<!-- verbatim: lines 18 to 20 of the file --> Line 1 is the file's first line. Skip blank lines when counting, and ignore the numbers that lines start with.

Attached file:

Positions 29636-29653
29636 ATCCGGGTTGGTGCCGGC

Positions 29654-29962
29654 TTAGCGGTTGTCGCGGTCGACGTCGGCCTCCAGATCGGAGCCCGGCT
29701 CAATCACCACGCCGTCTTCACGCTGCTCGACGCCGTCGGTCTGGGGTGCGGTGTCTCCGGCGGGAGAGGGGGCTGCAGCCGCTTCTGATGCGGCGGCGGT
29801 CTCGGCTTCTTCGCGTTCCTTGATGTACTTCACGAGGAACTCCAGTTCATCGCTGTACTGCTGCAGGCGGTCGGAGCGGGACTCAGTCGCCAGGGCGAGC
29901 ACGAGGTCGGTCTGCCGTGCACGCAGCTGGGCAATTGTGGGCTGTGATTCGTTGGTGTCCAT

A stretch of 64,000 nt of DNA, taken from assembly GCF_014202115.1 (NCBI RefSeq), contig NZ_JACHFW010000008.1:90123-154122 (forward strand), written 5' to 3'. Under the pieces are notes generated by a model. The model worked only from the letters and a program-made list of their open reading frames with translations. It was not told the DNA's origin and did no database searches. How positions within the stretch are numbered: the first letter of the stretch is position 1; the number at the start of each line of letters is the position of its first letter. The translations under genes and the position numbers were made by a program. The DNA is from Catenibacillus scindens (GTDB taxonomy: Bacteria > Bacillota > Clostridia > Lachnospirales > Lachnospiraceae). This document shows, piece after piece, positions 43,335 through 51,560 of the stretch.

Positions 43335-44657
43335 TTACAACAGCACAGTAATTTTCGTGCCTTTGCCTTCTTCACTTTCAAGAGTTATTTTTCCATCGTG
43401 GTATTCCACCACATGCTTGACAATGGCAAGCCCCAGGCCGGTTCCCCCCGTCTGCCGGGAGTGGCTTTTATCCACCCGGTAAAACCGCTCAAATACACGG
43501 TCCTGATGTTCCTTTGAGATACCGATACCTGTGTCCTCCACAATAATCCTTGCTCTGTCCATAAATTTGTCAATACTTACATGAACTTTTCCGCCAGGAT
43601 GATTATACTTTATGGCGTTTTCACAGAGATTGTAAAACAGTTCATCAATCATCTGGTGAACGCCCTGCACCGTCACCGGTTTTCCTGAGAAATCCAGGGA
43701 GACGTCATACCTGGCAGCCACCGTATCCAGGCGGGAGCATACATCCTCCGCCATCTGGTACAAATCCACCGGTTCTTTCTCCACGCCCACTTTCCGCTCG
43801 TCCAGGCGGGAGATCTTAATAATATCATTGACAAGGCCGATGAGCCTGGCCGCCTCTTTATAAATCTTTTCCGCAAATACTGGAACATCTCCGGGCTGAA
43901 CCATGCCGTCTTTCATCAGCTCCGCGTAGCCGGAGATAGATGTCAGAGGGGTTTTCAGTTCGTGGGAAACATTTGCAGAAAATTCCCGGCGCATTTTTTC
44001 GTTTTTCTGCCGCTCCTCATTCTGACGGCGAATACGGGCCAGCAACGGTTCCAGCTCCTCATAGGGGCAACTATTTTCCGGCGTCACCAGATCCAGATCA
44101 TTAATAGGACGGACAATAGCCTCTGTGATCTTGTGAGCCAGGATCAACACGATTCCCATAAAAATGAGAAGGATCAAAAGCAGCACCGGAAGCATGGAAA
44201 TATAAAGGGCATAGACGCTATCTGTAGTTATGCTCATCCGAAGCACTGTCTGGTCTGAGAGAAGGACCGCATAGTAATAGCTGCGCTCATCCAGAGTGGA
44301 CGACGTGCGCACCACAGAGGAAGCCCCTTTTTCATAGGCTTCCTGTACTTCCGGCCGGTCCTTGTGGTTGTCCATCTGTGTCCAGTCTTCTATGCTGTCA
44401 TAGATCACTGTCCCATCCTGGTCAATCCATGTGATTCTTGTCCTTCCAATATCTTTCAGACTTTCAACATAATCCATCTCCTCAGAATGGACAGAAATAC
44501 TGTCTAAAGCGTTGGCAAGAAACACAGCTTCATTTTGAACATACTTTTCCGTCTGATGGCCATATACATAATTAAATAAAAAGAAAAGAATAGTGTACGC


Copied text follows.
44101 TTAATAGGACGGACAATAGCCTCTGTGATCTTGTGAGCCAGGATCAACACGATTCCCATAAAAATGAGAAGGATCAAAAGCAGCACCGGAAGCATGGAAA
44201 TATAAAGGGCATAGACGCTATCTGTAGTTATGCTCATCCGAAGCACTGTCTGGTCTGAGAGAAGGACCGCATAGTAATAGCTGCGCTCATCCAGAGTGGA
44301 CGACGTGCGCACCACAGAGGAAGCCCCTTTTTCATAGGCTTCCTGTACTTCCGGCCGGTCCTTGTGGTTGTCCATCTGTGTCCAGTCTTCTATGCTGTCA